New York, NY, September 10th, 2014 – This morning Legal Momentum filed an amicus curiae brief in Young v. UPS, the case that will require the Supreme Court to decide whether the Pregnancy Discrimination Act (“PDA”) requires employers to accommodate pregnant workers if such accommodations are already available to workers under other circumstances.
Peggy Young, the woman at the center of Young v. UPS, was employed by UPS as an airmail delivery driver when she became pregnant. Armed with a doctor’s note that recommended a 20-pound lifting restriction for the remainder of her pregnancy, Young went to her supervisor to request a temporary light-duty assignment. UPS responded by denying this request even though its policy already makes such assignments available under a variety of circumstances such as on-the-job injuries or cases where workers are without their driving certification for any number of reasons—even a past incident of drunk driving. Further compounding Young’s difficult situation, UPS proved unwilling to allow her to remain in her current job. Young ultimately had to take an unpaid leave, losing her health insurance along with her wages months before the arrival of her baby.
After both the district and the appellate court asserted that UPS’s policy was “pregnancy-blind” and therefore lawful, Legal Momentum filed a brief in support of Young’s efforts to persuade the Supreme Court to take her case. The Court accepted the case on July 1st.
Legal Momentum’s newly filed brief, coauthored with Joanna L. Grossman, Sidney and Walter Siben Distinguished Professor of Family Law at Hofstra Law School, and Deborah L. Brake, Professor of Law and Distinguished Faculty Scholar at the University of Pittsburgh School of Law, urges the Supreme Court to rule in Young’s favor since the Pregnancy Discrimination Act requires employers to accommodate pregnant workers to the same extent that the employer accommodates any of its other workers. In particular, the brief argues that the Pregnancy Discrimination Act was created to eradicate stereotyping that has long forced pregnant women out of the workforce, and that a decision in favor of UPS would have a particularly devastating impact on the women who need the PDA’s protections the most.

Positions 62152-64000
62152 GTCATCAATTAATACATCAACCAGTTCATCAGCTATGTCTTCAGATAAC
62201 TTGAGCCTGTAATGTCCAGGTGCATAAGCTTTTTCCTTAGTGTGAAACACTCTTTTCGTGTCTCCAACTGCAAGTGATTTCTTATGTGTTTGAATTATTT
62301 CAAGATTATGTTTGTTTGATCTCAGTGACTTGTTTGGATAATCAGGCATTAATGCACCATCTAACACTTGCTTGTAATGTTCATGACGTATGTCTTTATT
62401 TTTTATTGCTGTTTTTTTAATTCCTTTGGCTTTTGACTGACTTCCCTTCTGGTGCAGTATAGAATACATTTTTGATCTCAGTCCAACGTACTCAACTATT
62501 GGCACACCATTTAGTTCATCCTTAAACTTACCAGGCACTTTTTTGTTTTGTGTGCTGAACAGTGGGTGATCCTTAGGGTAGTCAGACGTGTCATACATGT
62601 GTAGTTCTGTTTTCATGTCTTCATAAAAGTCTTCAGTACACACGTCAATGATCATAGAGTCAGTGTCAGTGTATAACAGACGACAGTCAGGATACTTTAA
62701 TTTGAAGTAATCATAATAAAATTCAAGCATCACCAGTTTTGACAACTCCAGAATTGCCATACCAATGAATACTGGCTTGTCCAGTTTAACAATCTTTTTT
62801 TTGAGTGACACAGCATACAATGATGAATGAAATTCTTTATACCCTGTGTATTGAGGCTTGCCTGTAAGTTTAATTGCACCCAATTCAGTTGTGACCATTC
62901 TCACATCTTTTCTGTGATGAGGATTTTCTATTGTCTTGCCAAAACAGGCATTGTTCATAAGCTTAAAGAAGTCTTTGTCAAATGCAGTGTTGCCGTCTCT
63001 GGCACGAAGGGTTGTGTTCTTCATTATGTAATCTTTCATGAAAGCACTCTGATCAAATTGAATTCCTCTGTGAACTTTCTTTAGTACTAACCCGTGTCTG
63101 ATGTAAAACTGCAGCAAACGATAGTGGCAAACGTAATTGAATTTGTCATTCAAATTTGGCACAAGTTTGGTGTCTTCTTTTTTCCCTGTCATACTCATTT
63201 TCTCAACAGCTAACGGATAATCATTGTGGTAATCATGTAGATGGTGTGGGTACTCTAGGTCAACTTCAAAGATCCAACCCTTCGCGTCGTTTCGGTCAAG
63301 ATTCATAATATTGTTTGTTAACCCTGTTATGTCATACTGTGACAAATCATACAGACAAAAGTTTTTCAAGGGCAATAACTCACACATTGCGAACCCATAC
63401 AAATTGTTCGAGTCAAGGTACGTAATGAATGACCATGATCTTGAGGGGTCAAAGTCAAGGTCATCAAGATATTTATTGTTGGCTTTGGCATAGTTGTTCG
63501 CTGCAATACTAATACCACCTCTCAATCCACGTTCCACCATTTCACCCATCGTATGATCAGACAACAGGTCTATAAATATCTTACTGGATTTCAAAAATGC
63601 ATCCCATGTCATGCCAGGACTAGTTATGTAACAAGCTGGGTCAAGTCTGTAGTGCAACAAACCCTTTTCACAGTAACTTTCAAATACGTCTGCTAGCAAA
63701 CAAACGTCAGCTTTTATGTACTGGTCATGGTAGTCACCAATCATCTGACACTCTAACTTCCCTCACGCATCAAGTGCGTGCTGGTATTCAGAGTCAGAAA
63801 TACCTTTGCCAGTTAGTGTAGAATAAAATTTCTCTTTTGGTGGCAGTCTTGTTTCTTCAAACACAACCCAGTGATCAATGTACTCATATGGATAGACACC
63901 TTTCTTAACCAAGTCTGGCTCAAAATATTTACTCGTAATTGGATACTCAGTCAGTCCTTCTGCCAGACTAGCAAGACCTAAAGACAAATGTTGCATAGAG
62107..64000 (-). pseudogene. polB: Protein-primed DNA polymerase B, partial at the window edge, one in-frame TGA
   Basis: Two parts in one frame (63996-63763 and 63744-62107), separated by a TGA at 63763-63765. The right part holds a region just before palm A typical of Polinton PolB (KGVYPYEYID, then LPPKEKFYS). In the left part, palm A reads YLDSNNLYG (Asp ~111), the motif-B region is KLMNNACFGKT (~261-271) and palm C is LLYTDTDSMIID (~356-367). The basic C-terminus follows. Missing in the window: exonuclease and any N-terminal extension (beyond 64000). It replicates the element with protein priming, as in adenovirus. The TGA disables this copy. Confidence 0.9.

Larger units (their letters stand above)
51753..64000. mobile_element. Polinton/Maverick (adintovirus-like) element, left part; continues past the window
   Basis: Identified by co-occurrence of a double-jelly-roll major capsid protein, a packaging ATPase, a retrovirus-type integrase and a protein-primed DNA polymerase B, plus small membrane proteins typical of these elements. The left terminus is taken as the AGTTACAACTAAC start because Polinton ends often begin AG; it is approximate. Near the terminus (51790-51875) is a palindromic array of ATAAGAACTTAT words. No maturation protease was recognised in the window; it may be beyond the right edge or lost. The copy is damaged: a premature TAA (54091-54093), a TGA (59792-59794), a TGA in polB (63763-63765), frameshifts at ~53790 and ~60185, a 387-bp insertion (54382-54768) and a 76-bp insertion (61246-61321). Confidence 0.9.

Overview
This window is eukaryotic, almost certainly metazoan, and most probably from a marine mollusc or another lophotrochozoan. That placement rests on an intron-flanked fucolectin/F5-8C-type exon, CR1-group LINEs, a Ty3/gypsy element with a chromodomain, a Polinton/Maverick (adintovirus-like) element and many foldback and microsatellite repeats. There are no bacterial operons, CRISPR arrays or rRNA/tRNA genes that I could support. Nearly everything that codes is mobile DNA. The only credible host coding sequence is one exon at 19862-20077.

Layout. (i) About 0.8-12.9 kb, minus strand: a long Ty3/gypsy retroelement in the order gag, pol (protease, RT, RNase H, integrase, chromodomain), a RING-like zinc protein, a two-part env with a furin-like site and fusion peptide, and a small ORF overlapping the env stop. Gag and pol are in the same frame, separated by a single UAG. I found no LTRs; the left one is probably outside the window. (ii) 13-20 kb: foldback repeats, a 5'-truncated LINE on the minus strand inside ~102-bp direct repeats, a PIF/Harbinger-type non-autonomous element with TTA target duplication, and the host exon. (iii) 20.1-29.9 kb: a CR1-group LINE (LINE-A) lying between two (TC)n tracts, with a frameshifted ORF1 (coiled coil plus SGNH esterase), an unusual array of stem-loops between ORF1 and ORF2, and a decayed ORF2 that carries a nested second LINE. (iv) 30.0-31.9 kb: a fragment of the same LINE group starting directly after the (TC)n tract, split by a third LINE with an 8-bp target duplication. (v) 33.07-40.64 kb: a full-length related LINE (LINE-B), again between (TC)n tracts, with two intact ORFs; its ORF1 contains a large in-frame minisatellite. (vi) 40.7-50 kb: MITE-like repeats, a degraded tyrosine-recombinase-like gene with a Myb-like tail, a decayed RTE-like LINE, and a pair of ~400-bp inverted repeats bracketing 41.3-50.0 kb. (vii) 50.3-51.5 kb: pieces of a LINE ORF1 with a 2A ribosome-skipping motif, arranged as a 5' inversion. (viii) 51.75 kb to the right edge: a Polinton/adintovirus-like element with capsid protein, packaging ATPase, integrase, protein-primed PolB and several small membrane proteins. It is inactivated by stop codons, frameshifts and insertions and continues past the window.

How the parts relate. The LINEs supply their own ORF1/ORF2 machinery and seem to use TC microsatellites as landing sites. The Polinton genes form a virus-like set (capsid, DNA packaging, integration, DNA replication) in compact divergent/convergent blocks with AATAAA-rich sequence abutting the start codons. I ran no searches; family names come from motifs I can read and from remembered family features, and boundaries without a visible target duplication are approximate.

“If the Court allows employers to continue to selectively deny accommodations to pregnant women as UPS has done, low-wage women and women in traditionally male-dominated occupations will become even more vulnerable to workplace discrimination,” said Jelena Kolic, Legal Momentum staff attorney. “The law clearly mandates employers to accommodate pregnant women on the same terms as everyone else. We hope the Court will do the right thing and send a clear message that the PDA means exactly what it says.”
The full text of Legal Momentum’s newly filed brief can be found at Legal Momentum’s website at https://www.legalmomentum.org/legal-cases/young-v-ups-supreme-court.
About Legal Momentum
Legal Momentum is a 501 (c)(3) nonprofit organization founded in 1970 to advance the rights of women across the nation by using the power of the law and creating innovative public policy in three broad areas: economic justice, freedom from gender-based violence, and equality under the law. Successful initiatives include judicial education programs on the realities of sexual assault, domestic violence, and their intersection; successful advocacy for the Violence Against Women Act and for expanded protections for Native American and other survivors of violence in its 2013 reauthorization; and representing women who have been subjected to workplace pregnancy and gender discrimination with precedent-setting litigation. For more information, visit www.legalmomentum.org.